You’ve got tribal disputes, giant rocks rolling at you, people shooting at you, and snakes on a plane. Those hopeful people looking at you have no idea what they’re about to experience. It’s the same for me with new real estate agents. I know that they’re going to experience it but you can’t sell that part of it. I know that I will be there for them. That’s what I mean when I tell people I will not let them fail.

I know that they’re going to take off in a plane and they’re going to be a snake in there. I’m going to tell them what to do when that happens. Describe to me what goes on in your mind when somebody is approaching you and it’s a qualified person. You know you want to hire them. What goes on in your mind when you meet these people?

This is a part that I love because I remember when I was interviewing many years ago for positions and I was doing my sales jobs. The vast majority of the sales interviews I’d walk out going, “That person was so full of crap.” You could feel it. It was gross. I said I want to make sure that when I meet someone, if nothing else, they say, “That guy was super authentic. He didn’t just try to sell me a bill of goods. He was trying to paint a realistic picture.”

I talk about the good and the bad in the interview, how their struggles, and why agents fail. I talk about all this stuff because I feel like if I can get them into my training process with my team, my field trainers are amazing. I know we’re going to have a high success rate, way higher than the industry standards and we don’t go into all that stuff. I know it’s true. I need to make sure I’ve prepared them for the roadblocks ahead that are going to come.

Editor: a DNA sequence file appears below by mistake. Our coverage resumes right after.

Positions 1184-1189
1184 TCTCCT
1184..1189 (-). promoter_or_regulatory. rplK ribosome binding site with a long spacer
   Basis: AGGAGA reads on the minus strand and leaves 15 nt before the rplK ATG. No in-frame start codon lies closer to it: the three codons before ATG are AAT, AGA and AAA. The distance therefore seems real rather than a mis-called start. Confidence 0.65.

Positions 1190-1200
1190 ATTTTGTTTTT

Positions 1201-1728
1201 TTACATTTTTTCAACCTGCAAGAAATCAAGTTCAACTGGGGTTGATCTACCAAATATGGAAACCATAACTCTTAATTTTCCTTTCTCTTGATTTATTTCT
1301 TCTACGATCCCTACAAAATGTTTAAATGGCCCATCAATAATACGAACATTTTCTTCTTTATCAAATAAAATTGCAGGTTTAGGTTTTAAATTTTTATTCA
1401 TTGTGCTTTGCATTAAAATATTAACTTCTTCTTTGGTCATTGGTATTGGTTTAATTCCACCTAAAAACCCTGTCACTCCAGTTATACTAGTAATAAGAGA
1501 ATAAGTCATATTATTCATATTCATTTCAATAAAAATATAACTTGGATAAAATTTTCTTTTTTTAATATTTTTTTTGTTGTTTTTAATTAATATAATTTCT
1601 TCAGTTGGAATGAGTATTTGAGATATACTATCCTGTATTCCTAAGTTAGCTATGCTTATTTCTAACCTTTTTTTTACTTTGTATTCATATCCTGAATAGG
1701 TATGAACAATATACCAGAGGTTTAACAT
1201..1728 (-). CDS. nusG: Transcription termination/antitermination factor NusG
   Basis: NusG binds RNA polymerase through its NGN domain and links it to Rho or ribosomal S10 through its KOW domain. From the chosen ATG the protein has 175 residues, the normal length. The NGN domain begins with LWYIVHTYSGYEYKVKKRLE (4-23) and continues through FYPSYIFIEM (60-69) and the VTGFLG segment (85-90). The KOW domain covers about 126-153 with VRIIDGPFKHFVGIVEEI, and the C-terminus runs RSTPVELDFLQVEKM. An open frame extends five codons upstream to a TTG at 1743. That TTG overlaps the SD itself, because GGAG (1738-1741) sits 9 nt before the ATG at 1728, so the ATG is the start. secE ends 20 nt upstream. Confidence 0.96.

We talk about what it’s like in the market and why you’re going to hear no. We talk about how every business in Springfield’s probably been called on. You got to be ready for that. Do you want to be another sales agent that walks in once and doesn’t go back? Are you going back to trying to build a relationship with someone? That’s what this is about because we’ve all bought something from someone that was way more expensive than we intended to spend or it was something we had no intention of buying but we bought it. Why do we buy it? It’s because that person that we were talking to totally listened to us, connected to us, and explained to us why this might be a better option.

That’s why I have it because I needed a great benefit. I didn’t know anything about Aflac except for the duck and that it’s not really insurance. That’s what I learned through the education process when Lindsay came. I also realized that there are all these other different packages that are offered that can help you in certain life events.

I bought almost all of them because I’m the guy. I’m the guy when an insurance guy sees him and comes walking in his direction. I’m like, “I got a lot of stuff to protect.” Do you know how some people say, “You’re only as old as you feel?” My saying is, “You’re only as old as the amount of insurance you have to pay,” because you have so many responsibilities. When you carry those responsibilities, you have to take care of people. I love that about what you did for me and my company. I appreciate that. Anything else you want to say about the people whom you lead?